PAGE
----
Although the police ruled out the involvement of foreign terrorists, newspapers speculated on the role of Mustafa Setmariam Nasar, a 47-year-old Syrian-born Spanish national, with links to Britain. The Sunday Times said that Spanish security forces had warned four months ago that Nasar had "identified" Britain as a likely target of a terrorist attack. It claimed that "coded commands" attributed to Nasar and seized from a flat after the Madrid bombings last year were thought to have included threats to other European countries, including Britain. Another suspect was said to be Zeeshan Hyder Siddiqui, who was arrested in Pakistan recently for his alleged Al Qaeda links.

The breakthrough in the investigations came after the CCTV cameras at King's Cross station picked up images of four young men of apparent Asian origin, all carrying similar-looking rucksacks and then splitting at one point to head in different directions. This was at 8-20 a.m. - and 30 minutes later the first bomb went off on a train between Liverpool Street and Aldgate in East London, followed by more explosions on other routes in quick succession, including one on a bus.

The police believe that while three of them travelled to London together, Tanweer went separately. Ironically, the search for at least one of them - Hasib Hussain - started after his mother called up the police to report that he had been missing and might have been caught up in the blasts. He had left home the previous evening telling his parents that he was going to meet friends in London.

In the suburban Muslim neighbourhoods of Leeds, there were gasps of disbelief. An uncle of Tanweer, whose father runs a fish-and-chip shop, said: "It wasn't him. It must have been the forces behind him."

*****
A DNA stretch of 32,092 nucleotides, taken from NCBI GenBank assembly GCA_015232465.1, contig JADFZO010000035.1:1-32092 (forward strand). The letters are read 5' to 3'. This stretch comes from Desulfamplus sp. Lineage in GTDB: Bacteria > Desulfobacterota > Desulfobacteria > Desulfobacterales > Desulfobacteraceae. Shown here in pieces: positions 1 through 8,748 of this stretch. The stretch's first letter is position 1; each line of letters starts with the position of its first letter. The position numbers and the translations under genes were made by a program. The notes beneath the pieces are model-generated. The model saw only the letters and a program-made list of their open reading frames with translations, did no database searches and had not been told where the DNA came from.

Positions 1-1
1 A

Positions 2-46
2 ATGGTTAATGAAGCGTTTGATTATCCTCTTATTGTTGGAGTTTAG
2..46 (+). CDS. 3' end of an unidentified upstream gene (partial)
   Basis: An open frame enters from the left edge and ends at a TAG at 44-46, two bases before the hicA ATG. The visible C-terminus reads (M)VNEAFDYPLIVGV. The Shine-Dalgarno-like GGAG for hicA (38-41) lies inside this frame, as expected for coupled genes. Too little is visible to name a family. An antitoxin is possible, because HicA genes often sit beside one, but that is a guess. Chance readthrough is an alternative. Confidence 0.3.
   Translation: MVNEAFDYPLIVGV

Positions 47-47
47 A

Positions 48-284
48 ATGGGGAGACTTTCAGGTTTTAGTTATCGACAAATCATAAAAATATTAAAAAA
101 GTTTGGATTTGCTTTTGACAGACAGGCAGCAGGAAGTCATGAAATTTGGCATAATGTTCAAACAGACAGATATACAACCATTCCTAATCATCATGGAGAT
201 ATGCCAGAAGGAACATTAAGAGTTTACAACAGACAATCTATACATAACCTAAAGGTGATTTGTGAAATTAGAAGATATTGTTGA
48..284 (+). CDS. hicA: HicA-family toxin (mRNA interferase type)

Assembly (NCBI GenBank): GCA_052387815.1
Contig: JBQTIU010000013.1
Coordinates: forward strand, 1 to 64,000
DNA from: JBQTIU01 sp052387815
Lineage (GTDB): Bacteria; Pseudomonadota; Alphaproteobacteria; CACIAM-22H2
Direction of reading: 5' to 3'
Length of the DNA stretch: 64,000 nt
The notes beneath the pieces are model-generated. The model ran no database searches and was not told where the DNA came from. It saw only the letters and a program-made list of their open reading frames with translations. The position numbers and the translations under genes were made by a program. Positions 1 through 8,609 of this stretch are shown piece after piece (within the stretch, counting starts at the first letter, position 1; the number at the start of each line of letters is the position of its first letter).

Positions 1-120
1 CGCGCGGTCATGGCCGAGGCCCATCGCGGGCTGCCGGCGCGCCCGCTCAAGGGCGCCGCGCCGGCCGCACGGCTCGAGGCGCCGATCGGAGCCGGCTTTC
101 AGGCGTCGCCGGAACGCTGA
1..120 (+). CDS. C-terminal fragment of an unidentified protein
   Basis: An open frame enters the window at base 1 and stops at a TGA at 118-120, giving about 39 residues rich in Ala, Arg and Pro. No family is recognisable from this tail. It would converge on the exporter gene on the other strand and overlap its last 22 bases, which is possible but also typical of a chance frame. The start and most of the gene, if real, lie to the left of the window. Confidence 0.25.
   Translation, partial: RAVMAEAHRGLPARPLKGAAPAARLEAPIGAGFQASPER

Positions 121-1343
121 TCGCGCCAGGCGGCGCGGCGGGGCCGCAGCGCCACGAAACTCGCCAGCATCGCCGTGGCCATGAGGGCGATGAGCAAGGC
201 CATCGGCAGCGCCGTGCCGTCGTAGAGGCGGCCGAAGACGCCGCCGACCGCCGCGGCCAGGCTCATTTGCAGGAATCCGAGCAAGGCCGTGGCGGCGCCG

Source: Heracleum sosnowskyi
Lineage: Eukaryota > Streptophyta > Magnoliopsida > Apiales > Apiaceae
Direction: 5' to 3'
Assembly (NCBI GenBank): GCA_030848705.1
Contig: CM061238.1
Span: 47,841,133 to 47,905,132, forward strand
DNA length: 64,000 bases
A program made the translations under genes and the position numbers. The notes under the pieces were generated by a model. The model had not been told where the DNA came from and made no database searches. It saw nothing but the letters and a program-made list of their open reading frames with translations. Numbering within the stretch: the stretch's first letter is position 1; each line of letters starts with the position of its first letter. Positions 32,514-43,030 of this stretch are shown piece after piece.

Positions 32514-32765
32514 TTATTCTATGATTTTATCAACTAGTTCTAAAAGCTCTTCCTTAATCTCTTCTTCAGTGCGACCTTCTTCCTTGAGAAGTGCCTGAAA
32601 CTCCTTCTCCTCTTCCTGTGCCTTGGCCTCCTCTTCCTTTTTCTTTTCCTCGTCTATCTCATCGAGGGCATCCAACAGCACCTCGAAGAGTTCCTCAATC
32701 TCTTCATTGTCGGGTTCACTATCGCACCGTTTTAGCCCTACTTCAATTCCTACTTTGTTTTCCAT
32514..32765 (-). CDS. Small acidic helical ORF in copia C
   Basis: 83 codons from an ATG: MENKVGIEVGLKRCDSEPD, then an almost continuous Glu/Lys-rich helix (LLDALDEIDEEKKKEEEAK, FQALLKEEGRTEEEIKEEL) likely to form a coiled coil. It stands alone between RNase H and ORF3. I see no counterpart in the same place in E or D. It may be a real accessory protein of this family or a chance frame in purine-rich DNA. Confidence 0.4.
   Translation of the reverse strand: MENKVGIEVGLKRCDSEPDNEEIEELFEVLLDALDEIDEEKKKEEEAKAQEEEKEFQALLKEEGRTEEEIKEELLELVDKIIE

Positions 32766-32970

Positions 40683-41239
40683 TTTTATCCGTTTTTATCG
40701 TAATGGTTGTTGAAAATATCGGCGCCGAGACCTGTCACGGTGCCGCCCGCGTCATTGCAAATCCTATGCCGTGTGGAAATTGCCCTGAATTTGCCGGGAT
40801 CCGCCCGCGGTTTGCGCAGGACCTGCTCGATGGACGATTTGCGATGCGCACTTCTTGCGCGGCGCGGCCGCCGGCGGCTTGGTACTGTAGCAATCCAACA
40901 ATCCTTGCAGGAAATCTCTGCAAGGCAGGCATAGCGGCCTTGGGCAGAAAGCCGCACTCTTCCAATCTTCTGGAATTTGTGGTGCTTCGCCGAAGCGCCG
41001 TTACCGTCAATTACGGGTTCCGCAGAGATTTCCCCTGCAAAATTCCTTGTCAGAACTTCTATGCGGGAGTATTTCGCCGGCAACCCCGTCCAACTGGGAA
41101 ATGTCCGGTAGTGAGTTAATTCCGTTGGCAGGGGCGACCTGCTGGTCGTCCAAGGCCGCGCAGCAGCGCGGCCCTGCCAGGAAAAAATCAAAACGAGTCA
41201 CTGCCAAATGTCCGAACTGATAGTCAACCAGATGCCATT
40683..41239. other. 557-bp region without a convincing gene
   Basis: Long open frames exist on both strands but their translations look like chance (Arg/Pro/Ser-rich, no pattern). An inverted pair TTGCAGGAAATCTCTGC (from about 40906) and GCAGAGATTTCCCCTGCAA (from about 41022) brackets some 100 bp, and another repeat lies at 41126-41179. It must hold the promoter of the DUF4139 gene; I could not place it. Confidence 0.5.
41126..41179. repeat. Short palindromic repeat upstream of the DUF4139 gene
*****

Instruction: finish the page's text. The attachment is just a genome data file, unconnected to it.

A relative of Hasib Hussain said that after a visit to Pakistan last year he had suddenly become very religious and "gone off the rails". "His parents were very worried. They wanted to instil some discipline in him," he added.

The discovery that home-grown British boys, rather than foreign mercenaries, were behind the attack has alarmed security agencies and there is concern that there may be more such people around. The police have warned that the threat is not over.

Prime Minister Tony Blair has voiced his "profound shock and anxiety" that the suspected terrorists were British and called for efforts to "mobilise the moderate and true voice of Islam". He has met Muslim leaders and urged them to help the government fight the "evil ideology" of terrorism. And the Muslim community has offered its full cooperation.

The police have been widely praised for their quiet efficiency and the speed with which they achieved the breakthrough, but intelligence agencies have been accused of some sloppy footwork. They allegedly lowered their guard even as the police were warning that an attack was "inevitable" - more a matter of "when" rather than "if".

It has emerged that barely weeks before the bombings, the threat level was reduced after the Joint Terrorist Analysis Centre, which pools information from intelligence agencies, concluded that there was "not a group with both the current intent and capability to attack the U.K.", according to a leaked confidential report published in The New York Times.

It has also been repeated that Mohammed Siddique Khan - one of the alleged bombers - was investigated by the British intelligence agency MI5 last year in connection with another case but he was not regarded a security risk, and left alone. His activities remained undetected in the run-up to the bombings. Another suspect, Germaine (also known as Jamal) Lindsay, was also not monitored, according to media reports quoting U.S. intelligence, even though he was said to have been on a security watchlist.

The Blair government has rejected calls for a public inquiry into alleged intelligence lapses but there is no doubt that an internal post-mortem will soon take place - and hopefully lessons will be learnt from it.